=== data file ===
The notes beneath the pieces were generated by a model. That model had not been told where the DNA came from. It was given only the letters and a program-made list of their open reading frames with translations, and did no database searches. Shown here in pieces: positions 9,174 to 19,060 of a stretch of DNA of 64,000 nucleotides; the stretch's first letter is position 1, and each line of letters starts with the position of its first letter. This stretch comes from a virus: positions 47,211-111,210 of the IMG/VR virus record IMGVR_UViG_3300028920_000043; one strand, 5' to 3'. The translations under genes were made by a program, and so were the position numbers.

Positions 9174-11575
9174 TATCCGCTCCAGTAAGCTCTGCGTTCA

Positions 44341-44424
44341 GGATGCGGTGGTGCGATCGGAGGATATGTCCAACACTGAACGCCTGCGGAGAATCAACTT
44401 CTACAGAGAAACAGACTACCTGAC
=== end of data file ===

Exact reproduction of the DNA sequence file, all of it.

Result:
The notes beneath the pieces were generated by a model. That model had not been told where the DNA came from. It was given only the letters and a program-made list of their open reading frames with translations, and did no database searches. Shown here in pieces: positions 9,174 to 19,060 of a stretch of DNA of 64,000 nucleotides; the stretch's first letter is position 1, and each line of letters starts with the position of its first letter. This stretch comes from a virus: positions 47,211-111,210 of the IMG/VR virus record IMGVR_UViG_3300028920_000043; one strand, 5' to 3'. The translations under genes were made by a program, and so were the position numbers.

Positions 9174-11575
9174 TATCCGCTCCAGTAAGCTCTGCGTTCA

Positions 44341-44424
44341 GGATGCGGTGGTGCGATCGGAGGATATGTCCAACACTGAACGCCTGCGGAGAATCAACTT
44401 CTACAGAGAAACAGACTACCTGAC